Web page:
Last, but not least, a prebuilt bitstream file can be acquired by getting registered at http://mega65.org after donating at least EUR 5. By contributing to the project you’ll help ongoing development and to provide this service. After registration you’ll be kept updated with the latest core files and necessary information. The bitstream is basically the footprint for programming the FPGA on the Nexys4 DDR board, the single-most important component on the board and where the MEGA65 computer circuitry is hosted.
Please locate the following jumpers on the Nexys4 DDR board and adjust them where necessary:
JP1 - Located near the VGA port. In order to boot the MEGA65 FPGA bitstream and configure the FPGA to host the MEGA65 circuitry, this jumper will need to cover the 2 pins labeled ‘USD/SD’. By default this jumper is set to ‘QSPI’ instead so it’s necessary to make this change to boot from SD where the bitstream shall reside. This will be explained in Chapter 3 later.
JP2 - Located closest to the ‘XILINX’ and ‘ANALOG DEVICES’ logo on the Nexys4 DDR board. Set this jumper to ‘SD’ in order for the bitstream to be loaded and configured from SD card rather than from a USB stick. At the time of writing the core files only support booting from SD. You’ll need to hook up a keyboard to the USB port anyway.
JP3 - Located near the +5V DC power connector. Set this jumper to ‘USB’ in order to power the Nexys4 DDR board over a USB cable, for instance by connecting the packaged cable to a PC or laptop. In this case you should hook up your USB power cable to the USB micro connector close to the +5V DC power connector just around the closest corner on your board. Alternatively, by setting the jumper to ‘WALL’ the board gets powered by the +5V DC power connecter instead. For the latter please acquire and connect a power adaptor capable of providing +5V DC on the core pin and GND on the shield. Please refer to Digilent’s website for more specs on power consumption specifics and resulting adaptor needs.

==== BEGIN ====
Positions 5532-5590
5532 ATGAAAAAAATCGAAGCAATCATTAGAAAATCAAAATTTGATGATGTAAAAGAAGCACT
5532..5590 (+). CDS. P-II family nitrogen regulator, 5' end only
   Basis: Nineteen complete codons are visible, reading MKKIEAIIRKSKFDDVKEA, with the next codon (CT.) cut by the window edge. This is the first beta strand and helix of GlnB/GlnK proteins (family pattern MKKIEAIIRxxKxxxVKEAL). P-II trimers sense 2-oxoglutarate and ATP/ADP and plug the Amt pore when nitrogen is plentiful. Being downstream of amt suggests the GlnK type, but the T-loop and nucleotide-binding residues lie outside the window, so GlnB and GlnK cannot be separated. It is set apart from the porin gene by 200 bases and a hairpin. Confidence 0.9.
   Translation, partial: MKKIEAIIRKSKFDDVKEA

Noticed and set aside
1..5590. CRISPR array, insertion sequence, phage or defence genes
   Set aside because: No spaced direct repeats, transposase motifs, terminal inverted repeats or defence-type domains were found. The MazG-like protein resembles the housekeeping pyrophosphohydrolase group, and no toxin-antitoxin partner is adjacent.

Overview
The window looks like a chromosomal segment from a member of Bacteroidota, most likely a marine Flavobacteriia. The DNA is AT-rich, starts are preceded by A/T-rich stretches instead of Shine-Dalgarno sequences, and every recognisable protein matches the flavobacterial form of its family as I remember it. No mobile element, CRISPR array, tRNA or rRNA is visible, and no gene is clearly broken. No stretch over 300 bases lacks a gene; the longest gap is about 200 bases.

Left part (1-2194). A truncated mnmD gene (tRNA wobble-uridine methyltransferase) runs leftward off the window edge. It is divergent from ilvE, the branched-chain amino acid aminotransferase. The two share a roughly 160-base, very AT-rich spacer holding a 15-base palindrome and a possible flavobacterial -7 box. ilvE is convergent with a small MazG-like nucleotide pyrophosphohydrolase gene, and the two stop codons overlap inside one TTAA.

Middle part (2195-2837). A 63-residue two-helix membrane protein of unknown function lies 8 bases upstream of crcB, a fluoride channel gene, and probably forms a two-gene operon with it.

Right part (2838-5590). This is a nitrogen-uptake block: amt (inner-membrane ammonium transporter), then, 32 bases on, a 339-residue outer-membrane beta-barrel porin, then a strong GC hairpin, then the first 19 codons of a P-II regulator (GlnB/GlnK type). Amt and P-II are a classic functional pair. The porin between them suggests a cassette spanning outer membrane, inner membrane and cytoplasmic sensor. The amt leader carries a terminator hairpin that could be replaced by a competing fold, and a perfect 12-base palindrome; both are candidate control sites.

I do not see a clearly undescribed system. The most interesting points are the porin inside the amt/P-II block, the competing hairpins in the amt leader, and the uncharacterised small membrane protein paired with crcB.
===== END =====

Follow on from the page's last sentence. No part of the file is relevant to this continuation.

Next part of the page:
Please hook up a USB keyboard without bells and whistles to the USB port that sits between the power connector and the Ethernet port.
Please hook up a VGA cable to the VGA port located on the other side of the Ethernet port.
Optionally hook up a Mono mini jack plug to the mini jack port that sits next to the VGA port on the other side of the Ethernet port. Hook up the other end to an audio receiver like a line-in on your monitor.
After populating your 2GB - 4GB SD Micro card with the necessary files, please insert it into the SD Micro card slot that is located on the bottom of the Nexys4 DDR board.
Please hook up a power supply according to the JP3 jumper setting as described above.
You are now ready to turn the power switch that sits next to the +5V DC power connector and the MEGA65 should be ready to go!
As stated in Chapter 1, the SD Micro card needs to be 4GB tops and should be plain SD rather than SDHC or SDXC as the latter are not supported by the SD drivers and software. Support for different SD Micro card brands is a work in progress.